Arnold Kling  

Fishy Economics

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Elastic Economy... Leftist Austrian Economics...

How can we deal with the problem that unrestricted access to fish leads to over-fishing? This is almost a textbook exercise in Coase economics.

One solution is fish farming, in which a business owns the fish that it breeds in a particular area. In The Skeptical Environmentalist, Bjorn Lomborg argues that fish farming is increasing the supply of fish, even as the supply in public oceans declines.

Another solution is tradable fishing permits, as advocated by Robert N. Stavins.


The first step in establishing a quota system is to determine the total allowable catch. The next crucial step is to allocate shares of that total limit to fishermen in individual quotas that are theirs and theirs alone (read: well-defined property rights).

(Thanks to Lynne Kiesling for the pointer)

For Discussion. What would be the difference in effect between assigning property rights to sections of ocean rather than assigning them to fish quotas, as advocated in the article?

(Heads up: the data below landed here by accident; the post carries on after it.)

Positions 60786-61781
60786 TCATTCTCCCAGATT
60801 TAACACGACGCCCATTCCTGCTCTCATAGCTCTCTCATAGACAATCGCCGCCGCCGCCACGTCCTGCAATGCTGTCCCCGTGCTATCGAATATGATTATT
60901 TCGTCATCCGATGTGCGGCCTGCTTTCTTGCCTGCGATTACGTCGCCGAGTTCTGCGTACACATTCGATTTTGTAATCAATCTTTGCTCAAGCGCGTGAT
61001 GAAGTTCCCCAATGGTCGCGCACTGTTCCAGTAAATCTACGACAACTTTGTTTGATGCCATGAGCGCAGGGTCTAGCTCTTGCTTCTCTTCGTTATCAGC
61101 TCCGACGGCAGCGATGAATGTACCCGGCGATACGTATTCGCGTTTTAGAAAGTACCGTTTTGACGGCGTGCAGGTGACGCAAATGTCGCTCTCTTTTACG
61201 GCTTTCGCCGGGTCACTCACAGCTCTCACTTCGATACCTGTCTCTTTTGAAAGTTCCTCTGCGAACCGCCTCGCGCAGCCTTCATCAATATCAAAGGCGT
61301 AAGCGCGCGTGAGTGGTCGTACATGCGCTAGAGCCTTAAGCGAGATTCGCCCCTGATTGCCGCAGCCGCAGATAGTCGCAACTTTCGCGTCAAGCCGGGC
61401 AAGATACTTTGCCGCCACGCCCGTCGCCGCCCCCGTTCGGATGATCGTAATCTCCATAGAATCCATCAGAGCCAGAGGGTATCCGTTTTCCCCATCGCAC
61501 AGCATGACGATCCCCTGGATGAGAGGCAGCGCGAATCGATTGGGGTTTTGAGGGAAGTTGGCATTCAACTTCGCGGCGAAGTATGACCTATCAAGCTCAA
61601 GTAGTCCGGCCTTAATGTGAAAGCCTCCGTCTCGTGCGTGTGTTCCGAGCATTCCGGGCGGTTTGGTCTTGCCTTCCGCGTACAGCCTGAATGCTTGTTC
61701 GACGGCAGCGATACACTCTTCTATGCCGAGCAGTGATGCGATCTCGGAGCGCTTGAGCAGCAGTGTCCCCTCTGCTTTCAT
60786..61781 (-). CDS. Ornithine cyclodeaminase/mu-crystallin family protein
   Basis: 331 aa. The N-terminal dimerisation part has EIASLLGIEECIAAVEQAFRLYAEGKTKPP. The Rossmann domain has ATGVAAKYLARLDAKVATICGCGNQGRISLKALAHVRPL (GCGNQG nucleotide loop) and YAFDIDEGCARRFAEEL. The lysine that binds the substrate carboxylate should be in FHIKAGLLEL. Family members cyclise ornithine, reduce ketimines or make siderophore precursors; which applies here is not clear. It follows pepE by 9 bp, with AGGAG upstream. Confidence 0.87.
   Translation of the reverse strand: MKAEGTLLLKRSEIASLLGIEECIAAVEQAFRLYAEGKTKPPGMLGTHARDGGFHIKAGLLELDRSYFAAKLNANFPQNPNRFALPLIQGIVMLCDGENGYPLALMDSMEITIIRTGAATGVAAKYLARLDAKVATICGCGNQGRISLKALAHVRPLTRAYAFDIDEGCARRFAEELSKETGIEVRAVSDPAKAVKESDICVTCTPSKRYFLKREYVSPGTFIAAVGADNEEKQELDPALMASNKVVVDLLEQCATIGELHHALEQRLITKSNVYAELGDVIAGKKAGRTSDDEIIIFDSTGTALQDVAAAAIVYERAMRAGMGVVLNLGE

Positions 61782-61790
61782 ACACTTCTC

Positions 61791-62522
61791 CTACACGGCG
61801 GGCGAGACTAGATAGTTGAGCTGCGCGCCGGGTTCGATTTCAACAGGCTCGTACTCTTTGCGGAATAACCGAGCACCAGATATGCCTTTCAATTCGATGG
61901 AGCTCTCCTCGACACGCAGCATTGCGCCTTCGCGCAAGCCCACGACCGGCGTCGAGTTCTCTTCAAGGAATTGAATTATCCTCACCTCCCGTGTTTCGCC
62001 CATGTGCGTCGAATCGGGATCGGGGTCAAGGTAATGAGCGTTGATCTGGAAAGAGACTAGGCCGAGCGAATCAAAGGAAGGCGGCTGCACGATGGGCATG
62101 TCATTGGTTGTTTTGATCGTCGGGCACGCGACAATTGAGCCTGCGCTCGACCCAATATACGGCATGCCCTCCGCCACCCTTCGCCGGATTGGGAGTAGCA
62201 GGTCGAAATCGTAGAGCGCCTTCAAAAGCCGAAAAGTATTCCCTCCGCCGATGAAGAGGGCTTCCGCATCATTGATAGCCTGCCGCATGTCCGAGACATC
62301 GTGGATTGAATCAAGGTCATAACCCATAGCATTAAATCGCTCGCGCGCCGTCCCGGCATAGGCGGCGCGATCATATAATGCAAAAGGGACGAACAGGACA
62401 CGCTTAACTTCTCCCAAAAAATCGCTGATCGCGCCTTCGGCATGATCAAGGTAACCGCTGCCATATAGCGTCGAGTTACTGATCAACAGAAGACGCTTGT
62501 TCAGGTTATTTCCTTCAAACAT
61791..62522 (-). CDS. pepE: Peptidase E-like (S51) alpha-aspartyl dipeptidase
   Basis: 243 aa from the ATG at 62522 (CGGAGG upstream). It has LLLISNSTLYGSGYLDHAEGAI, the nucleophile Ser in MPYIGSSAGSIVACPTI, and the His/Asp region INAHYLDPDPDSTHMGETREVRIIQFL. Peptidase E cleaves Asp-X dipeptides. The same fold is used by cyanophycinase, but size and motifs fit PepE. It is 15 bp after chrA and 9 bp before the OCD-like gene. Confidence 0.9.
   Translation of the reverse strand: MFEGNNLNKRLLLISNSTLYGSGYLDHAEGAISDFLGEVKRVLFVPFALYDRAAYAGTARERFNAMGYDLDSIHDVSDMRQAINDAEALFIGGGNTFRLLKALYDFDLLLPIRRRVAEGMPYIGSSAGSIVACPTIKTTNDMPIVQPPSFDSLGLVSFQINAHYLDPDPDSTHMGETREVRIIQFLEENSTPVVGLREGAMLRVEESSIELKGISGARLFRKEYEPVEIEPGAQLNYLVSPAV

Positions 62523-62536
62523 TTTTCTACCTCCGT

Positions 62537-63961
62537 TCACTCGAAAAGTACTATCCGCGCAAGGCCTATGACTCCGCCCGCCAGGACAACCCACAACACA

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Lynne Kiesling writes:

As my students say, fish have this pesky tendency to move! So a well-defined geographical property right still leaves some noise/risk in your possible catch.

I like having them think about things like whether or not the development of technologies like GPS that make it easier to define geographic property rights will solve all such "conflicting use of common resource" problems.

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